Transfer Learning is the reuse of a pre-trained model on a new problem. (Towards Data Science)
The whole backdrop of Artificial intelligence and deep learning is to imitate the human brain, and one of the most notable feature of our brain is it's inherent ability to transfer knowledge across tasks. Which in simple terms means using what you have learnt in kindergarten, adding 2 numbers, to solving matrix addition in high school mathematics. The field of machine learning also makes use of such a concept where a well trained model trained with lots and lots of data can add to the accuracy of our model. Here is my code for the transfer learning project I have implemented. I have made use of open cv to capture real time images of the face and use them as training and test datasets.
Due to the high availability of large-scale annotated image datasets, knowledge transfer from pre-trained models showed outstanding performance in medical image classification. However, building a robust image classification model for datasets with data irregularity or imbalanced classes can be a very challenging task, especially in the medical imaging domain. In this paper, we propose a novel deep convolutional neural network, we called Self Supervised Super Sample Decomposition for transfer learning (4S-DT) model.4S-DTencourages Our main contribution is a novel self-supervised learning mechanism guided by a super sample decomposition of unlabelled chest X-ray images. We used 50,000 unlabelled chest X-ray images to achieve our coarse-to-fine transfer learning with an application to COVID-19 detection, as an exemplar.4S-DThas
Transfer learning can be said as a shortcut to solving complex machine learning problems. In simple words, this learning is used to enhance the learning of the model, shorten the time as well as make the learning process quick for the current task. This technique can be applied in computer vision when the model has to learn from images or videos and in NLP techniques. In this article, we list down the top 9 free resources in Transfer Learning one must-read. About: This tutorial is provided by the developers of TensorFlow, where you will learn how to classify images of cats and dogs by using transfer learning from a pre-trained network.
The most advanced framework for dense pose estimation for chimpanzees. It will help primatologists and other scientists study how chimps across Africa behave in the wild and in captive settings. The framework leverages a large-scale data set of unlabeled videos in the wild, a pretrained dense pose estimator for humans, and dense self-training techniques. This is a joint project in collaboration with our partners the Max Planck Institute for Evolutionary Anthropology (MPI EVA) and the Pan African Programme: The Cultured Chimpanzee, and their network of collaborators. We show that we can train a model to detect and recognize chimpanzees by transferring knowledge from existing detection, segmentation, and human dense pose labeling models.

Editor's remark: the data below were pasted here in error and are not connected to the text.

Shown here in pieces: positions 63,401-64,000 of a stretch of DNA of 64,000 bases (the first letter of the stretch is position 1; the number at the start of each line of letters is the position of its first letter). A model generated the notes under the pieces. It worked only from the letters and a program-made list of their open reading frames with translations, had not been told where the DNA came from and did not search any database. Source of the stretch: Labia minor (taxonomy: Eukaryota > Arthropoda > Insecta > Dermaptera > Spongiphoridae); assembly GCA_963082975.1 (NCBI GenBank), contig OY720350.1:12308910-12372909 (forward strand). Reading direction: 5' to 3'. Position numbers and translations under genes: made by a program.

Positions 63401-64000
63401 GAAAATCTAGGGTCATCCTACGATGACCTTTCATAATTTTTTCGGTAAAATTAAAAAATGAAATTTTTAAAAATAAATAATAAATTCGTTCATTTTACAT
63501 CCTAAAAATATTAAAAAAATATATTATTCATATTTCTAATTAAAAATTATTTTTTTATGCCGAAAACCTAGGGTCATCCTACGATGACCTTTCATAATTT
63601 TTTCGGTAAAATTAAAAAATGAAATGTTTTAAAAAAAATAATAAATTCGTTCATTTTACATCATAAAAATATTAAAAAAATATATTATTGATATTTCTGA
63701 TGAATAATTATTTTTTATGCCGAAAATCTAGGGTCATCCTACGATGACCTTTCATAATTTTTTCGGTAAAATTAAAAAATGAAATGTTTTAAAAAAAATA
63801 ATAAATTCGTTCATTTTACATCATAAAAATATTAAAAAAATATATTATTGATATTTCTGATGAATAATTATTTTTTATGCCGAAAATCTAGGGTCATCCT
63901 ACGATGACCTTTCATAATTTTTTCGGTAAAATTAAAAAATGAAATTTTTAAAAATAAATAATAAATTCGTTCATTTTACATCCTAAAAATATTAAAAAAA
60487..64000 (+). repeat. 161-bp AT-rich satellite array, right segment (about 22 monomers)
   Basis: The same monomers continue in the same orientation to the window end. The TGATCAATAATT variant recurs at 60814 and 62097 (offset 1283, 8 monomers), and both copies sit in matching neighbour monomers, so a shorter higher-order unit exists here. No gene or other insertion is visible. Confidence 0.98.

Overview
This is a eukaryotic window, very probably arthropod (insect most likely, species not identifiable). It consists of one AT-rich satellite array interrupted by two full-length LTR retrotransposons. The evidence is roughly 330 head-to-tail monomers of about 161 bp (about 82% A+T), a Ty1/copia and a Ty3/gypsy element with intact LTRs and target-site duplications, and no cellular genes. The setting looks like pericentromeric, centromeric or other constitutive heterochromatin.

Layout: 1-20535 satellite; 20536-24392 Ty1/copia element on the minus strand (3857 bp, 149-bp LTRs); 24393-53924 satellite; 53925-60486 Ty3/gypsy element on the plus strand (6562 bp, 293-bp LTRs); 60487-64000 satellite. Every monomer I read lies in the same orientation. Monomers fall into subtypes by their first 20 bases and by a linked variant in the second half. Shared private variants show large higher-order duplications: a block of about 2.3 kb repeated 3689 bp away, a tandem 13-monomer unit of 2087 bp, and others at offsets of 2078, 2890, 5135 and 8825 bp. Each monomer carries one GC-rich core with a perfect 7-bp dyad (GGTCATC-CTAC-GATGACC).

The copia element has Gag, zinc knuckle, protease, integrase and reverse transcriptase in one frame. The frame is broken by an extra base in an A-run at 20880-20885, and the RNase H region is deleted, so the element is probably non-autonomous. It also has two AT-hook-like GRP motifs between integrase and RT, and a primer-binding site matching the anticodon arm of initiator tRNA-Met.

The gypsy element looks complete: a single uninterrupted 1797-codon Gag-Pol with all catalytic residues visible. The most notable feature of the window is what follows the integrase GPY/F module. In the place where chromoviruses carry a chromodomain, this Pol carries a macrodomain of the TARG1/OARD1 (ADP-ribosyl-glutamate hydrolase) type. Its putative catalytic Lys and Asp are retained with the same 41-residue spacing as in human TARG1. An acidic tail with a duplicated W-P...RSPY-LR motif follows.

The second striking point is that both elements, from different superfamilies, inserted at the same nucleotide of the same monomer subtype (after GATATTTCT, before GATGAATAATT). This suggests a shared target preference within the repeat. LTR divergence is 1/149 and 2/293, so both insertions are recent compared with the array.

Learning a sequence of tasks is a long-standing challenge in machine learning. This setting applies to learning systems that observe examples of a range of tasks at different points in time. A learning system should become more knowledgeable as more related tasks are learned. Although the problem of learning sequentially was acknowledged for the first time decades ago, the research in this area has been rather limited. Research in transfer learning, multitask learning, metalearning and deep learning has studied some challenges of these kinds of systems. Recent research in lifelong machine learning and continual learning has revived interest in this problem. We propose Proficiente, a full framework for long-term learning systems. Proficiente relies on knowledge transferred between hypotheses learned with Support Vector Machines. The first component of the framework is focused on transferring forward selectively from a set of existing hypotheses or functions representing knowledge acquired during previous tasks to a new target task. A second component of Proficiente is focused on transferring backward, a novel ability of long-term learning systems that aim to exploit knowledge derived from recent tasks to encourage refinement of existing knowledge. We propose a method that transfers selectively from a task learned recently to existing hypotheses representing previous tasks. The method encourages retention of existing knowledge whilst refining. We analyse the theoretical properties of the proposed framework. Proficiente is accompanied by an agnostic metric that can be used to determine if a long-term learning system is becoming more knowledgeable. We evaluate Proficiente in both synthetic and real-world datasets, and demonstrate scenarios where knowledgeable supervised learning systems can be achieved by means of transfer.